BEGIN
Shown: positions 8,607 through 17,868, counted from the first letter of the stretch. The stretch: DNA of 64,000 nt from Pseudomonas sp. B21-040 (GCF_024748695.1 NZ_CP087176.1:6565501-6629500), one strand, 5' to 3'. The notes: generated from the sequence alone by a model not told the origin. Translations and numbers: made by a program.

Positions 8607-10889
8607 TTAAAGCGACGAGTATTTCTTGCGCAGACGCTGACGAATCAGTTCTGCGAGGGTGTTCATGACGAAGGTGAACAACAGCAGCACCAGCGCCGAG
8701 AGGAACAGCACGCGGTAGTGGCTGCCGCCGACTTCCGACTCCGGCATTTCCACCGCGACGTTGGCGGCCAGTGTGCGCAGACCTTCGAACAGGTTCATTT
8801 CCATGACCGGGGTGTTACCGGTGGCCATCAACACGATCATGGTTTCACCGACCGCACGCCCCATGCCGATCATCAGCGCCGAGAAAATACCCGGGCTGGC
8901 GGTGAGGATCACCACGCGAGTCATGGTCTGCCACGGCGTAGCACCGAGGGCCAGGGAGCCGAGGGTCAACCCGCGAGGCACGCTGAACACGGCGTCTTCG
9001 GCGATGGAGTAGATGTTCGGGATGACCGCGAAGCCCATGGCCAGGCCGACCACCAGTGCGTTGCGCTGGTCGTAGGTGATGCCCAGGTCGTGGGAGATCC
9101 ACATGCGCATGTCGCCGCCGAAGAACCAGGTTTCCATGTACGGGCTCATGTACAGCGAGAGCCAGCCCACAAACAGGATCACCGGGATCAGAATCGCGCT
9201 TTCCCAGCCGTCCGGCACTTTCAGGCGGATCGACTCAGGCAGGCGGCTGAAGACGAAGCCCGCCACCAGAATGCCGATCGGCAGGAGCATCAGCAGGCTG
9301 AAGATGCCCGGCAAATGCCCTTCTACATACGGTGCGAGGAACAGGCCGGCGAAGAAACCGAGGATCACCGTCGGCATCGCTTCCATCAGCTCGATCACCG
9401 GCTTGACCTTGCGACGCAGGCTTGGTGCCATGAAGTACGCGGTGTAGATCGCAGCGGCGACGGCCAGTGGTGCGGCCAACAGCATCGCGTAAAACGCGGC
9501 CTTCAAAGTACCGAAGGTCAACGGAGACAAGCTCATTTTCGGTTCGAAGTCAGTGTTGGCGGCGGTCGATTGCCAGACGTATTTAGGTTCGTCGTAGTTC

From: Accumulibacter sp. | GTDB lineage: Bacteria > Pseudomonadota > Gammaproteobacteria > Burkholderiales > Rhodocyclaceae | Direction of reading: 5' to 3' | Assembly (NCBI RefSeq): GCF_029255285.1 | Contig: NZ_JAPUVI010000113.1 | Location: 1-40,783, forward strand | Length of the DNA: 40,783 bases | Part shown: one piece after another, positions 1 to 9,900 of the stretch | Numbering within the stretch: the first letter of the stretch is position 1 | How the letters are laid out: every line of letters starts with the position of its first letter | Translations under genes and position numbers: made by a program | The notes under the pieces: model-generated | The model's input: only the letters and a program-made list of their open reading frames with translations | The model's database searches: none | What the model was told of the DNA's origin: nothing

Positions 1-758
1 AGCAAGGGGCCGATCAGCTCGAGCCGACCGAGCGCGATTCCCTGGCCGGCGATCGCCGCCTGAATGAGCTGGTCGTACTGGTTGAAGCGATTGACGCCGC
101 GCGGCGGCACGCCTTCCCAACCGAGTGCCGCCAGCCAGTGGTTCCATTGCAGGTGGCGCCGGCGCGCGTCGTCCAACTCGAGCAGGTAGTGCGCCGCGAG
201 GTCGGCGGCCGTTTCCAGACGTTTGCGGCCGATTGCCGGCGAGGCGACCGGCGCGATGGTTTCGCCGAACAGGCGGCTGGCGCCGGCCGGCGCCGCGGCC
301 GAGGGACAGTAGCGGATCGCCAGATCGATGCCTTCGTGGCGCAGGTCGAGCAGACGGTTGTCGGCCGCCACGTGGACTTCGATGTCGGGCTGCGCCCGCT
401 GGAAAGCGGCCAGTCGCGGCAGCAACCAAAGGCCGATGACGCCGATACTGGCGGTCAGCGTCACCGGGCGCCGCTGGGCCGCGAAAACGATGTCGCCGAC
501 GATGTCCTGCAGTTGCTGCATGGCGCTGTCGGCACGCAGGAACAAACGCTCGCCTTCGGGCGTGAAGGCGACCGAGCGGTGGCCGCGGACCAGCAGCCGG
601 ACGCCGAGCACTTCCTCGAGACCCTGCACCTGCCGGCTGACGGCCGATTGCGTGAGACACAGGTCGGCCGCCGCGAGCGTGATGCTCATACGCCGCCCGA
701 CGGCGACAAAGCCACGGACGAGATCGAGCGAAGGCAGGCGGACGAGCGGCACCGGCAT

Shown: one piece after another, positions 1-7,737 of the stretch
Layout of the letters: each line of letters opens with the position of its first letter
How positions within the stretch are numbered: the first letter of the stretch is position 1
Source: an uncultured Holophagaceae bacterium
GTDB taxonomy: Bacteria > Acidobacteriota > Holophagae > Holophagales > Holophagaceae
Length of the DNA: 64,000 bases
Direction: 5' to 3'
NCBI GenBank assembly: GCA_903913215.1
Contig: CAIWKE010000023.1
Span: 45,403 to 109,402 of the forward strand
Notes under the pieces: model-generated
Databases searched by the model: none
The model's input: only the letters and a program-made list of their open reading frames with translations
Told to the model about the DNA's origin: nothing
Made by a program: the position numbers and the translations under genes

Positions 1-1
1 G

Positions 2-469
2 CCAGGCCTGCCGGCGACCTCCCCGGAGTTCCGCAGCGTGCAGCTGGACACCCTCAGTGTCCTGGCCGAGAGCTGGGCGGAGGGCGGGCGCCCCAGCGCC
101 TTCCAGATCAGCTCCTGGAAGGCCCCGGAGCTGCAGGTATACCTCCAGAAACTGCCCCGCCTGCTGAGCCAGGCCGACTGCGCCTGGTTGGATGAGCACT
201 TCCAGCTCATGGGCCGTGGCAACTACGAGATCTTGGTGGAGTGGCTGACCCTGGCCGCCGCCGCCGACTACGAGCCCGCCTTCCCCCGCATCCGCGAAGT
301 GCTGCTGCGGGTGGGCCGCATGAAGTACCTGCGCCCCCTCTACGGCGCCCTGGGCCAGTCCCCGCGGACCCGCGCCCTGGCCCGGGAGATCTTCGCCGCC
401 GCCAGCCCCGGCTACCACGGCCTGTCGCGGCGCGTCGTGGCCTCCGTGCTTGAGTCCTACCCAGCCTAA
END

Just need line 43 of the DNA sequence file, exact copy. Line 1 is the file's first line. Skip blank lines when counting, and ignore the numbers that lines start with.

201 TCCAGCTCATGGGCCGTGGCAACTACGAGATCTTGGTGGAGTGGCTGACCCTGGCCGCCGCCGCCGACTACGAGCCCGCCTTCCCCCGCATCCGCGAAGT